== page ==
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The Long-Run Effects of the Scramble for Africa

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  • Stelios Michalopoulos
  • Elias Papaioannou

Abstract

We examine the long run consequences of the scramble for Africa among European powers in the late 19th century and uncover the following empirical regularities. First using information on the spatial distribution of African ethicities before colonization, we show that borders were arbitrarily drawn. Apart from the land mass and water area of an ethnicity's historical homeland, no other geographic, ecological, historical, and ethnic-specific traits predict which ethnic groups have been partitioned by the national border. Second, using data on the location of civil conflicts after independence, we show that partitioned ethnic groups have suffered significantly more warfare; moreover, partitioned ethnicities have experienced more prolonged and more devastating civil wars. Third, we identify sizeable spill overs; civil conflict spreads from the homeland of partitioned ethnicities to nearby ethnic regions. These results are robust to a rich set of controls at a fine level and the inclusion of country fixed effects and ethnic family fixed effects. The uncovered evidence thus identifies a sizable causal impact of the scramble for Africa on warfare.

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Bibliographic Info

Paper provided by Department of Economics, Tufts University in its series Discussion Papers Series, Department of Economics, Tufts University with number 0762.

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Date of creation: 2011
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Handle: RePEc:tuf:tuftec:0762

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Keywords: Africa; Borders; Ethnicities; Conflict; Development.;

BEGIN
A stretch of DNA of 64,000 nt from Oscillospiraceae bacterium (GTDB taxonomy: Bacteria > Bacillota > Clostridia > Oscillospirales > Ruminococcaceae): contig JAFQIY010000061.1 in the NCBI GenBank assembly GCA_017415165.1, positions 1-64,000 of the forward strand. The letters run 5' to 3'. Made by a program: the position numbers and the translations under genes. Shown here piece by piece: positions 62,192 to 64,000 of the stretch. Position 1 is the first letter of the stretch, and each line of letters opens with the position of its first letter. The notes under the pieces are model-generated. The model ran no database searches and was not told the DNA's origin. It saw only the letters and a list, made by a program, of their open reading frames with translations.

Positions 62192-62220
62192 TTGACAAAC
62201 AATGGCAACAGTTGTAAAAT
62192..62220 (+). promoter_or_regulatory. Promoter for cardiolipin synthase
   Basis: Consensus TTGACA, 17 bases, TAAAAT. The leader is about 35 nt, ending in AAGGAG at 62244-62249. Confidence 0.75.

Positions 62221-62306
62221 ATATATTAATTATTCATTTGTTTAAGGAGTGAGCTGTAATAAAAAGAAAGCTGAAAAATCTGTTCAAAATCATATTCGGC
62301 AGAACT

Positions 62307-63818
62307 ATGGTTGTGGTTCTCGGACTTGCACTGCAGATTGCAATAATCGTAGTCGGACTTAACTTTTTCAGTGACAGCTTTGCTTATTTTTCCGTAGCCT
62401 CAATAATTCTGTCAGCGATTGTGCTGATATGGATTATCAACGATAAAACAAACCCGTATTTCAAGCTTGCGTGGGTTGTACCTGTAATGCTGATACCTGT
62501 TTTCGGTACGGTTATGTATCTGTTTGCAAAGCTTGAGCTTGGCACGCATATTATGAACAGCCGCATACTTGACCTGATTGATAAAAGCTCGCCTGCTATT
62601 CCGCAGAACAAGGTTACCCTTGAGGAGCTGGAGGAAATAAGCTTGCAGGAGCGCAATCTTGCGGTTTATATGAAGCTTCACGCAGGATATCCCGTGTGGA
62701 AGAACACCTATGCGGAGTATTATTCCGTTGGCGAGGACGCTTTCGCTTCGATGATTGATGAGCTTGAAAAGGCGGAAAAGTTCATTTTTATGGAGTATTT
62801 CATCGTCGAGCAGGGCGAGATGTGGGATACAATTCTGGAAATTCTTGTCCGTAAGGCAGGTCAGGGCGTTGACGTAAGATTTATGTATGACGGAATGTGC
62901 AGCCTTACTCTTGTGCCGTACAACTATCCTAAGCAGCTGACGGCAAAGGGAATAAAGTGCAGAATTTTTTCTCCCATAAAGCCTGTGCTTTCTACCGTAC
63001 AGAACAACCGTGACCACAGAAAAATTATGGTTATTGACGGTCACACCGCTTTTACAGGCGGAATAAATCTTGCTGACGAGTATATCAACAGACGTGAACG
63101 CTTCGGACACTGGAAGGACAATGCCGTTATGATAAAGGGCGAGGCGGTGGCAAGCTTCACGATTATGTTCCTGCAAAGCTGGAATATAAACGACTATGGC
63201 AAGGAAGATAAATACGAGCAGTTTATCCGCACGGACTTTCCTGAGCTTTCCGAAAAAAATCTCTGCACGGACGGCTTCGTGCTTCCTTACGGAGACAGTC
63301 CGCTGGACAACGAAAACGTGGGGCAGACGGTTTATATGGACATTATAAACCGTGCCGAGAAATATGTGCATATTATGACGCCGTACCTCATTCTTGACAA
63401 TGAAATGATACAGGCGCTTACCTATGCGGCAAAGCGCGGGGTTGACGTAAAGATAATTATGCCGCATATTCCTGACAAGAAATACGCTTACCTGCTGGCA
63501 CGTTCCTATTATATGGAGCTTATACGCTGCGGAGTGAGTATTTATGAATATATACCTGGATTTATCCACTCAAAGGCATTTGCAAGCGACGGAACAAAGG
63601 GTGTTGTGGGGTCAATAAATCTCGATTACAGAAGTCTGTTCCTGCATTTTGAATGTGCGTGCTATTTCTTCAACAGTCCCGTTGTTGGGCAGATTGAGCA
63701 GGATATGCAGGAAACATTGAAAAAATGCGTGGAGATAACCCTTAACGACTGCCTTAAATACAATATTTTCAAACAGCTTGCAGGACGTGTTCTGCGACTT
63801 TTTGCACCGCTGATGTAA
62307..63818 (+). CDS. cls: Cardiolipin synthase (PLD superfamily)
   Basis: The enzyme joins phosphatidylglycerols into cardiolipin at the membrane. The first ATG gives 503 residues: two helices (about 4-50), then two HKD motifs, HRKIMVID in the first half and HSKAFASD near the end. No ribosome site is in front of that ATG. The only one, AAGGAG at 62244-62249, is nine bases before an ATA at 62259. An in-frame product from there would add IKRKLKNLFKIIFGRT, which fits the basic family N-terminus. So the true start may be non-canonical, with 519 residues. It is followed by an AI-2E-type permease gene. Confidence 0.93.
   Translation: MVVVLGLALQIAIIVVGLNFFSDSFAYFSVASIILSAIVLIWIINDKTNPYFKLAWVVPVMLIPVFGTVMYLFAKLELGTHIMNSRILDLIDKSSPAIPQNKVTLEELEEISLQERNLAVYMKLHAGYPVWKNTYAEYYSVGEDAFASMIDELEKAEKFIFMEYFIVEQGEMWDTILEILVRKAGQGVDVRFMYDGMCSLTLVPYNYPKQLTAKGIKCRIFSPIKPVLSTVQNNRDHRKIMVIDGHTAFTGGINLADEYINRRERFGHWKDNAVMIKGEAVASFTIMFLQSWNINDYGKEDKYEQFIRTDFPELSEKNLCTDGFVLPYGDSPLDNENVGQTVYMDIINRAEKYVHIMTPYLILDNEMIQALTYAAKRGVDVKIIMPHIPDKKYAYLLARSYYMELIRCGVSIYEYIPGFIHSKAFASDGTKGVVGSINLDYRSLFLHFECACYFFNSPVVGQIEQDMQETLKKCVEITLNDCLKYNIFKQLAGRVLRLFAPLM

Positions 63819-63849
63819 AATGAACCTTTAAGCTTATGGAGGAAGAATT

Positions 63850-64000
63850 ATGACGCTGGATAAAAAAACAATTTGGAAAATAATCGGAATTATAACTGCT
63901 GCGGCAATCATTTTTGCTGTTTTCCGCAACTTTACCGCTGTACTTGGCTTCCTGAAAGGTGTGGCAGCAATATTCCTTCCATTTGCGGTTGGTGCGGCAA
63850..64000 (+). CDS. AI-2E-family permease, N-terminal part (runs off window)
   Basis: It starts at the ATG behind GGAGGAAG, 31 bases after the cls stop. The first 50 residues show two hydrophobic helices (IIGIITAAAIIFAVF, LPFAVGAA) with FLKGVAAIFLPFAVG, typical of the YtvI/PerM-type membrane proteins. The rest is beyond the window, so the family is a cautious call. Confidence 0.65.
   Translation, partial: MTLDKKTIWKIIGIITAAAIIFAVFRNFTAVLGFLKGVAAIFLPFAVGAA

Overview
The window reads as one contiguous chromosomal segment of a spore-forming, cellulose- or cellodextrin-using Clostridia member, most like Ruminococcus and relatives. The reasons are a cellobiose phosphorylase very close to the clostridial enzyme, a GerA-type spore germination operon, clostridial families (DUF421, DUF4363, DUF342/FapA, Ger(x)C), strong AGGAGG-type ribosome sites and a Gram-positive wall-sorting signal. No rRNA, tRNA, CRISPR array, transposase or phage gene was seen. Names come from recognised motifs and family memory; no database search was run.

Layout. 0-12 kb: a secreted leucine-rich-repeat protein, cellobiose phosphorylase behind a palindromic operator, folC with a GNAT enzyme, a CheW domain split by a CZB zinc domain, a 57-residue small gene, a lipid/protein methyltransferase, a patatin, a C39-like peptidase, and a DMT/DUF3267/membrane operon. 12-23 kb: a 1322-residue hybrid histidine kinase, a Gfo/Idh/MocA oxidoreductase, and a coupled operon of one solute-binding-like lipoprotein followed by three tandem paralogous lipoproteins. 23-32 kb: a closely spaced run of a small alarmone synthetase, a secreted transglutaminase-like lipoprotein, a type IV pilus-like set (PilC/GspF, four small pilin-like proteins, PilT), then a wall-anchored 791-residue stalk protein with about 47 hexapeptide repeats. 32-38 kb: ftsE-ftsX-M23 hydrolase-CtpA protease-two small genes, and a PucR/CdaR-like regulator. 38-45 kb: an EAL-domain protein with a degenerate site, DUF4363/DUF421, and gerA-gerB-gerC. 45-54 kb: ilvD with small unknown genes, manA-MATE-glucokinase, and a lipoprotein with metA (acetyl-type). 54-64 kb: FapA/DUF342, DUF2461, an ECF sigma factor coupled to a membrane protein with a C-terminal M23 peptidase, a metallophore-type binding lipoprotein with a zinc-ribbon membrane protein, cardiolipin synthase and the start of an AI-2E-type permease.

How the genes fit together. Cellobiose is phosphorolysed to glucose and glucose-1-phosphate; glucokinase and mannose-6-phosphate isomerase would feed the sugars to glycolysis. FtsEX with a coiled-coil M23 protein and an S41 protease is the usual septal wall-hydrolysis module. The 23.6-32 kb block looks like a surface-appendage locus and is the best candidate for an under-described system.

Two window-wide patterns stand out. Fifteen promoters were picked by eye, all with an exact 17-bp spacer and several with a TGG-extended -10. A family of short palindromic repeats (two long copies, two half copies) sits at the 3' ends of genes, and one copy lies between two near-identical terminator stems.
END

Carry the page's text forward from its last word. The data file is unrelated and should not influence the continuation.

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  1. Baqir, Reza & Easterly, William & Alesina, Alberto, 1999. "Public Goods and Ethnic Divisions," Scholarly Articles 4551797, Harvard University Department of Economics.
  2. Alberto Alesina & Ekaterina Zhuravskaya, 2008. "Segregation and the Quality of Government in a Cross-Section of Countries," NBER Working Papers 14316, National Bureau of Economic Research, Inc.
  3. Bosker, Maarten & de Ree, Joppe, 2014. "Ethnicity and the spread of civil war," Journal of Development Economics, Elsevier, vol. 108(C), pages 206-221.
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  6. Stelios Michalopoulos, 2011. "The Origins of Technolinguistic Diversity," Economics Working Papers 0095, Institute for Advanced Study, School of Social Science.
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  8. Conley, T. G., 1999. "GMM estimation with cross sectional dependence," Journal of Econometrics, Elsevier, vol. 92(1), pages 1-45, September.
  9. J. M. C. Santos Silva & Silvana Tenreyro & Frank Windmeijer, 2010. "Is it different for zeros? Discriminating between models for non-negative data with many zeros," CeMMAP working papers CWP20/10, Centre for Microdata Methods and Practice, Institute for Fiscal Studies.
  10. Collier, Paul & Hoeffler, Anke & Soderbom, Mans, 2001. "On the duration of civil war," Policy Research Working Paper Series 2681, The World Bank.
  11. Lakshmi Iyer, 2005. "Direct versus Indirect Colonial Rule in India: Long-term Consequences," Harvard Business School Working Papers 05-041, Harvard Business School, revised Nov 2008.
  12. Stelios Michalopoulos & Elias Papaioannou, 2010. "Divide and Rule or the Rule of the Divided? Evidence from Africa," Discussion Papers Series, Department of Economics, Tufts University 0756, Department of Economics, Tufts University.
  13. Abhijit Banerjee & Lakshmi Iyer, 2010. "History Institutions and Economic Performance: The Legacy of Colonial Land Tenure Systems in India," Working Papers id:2811, eSocialSciences.
  14. Montalvo, Jose G. & Reynal-Querol, Marta, 2005. "Ethnic diversity and economic development," Journal of Development Economics, Elsevier, vol. 76(2), pages 293-323, April.
  15. Elise Huillery, 2009. "History Matters: The Long-Term Impact of Colonial Public Investments in French West Africa," American Economic Journal: Applied Economics, American Economic Association, vol. 1(2), pages 176-215, April.
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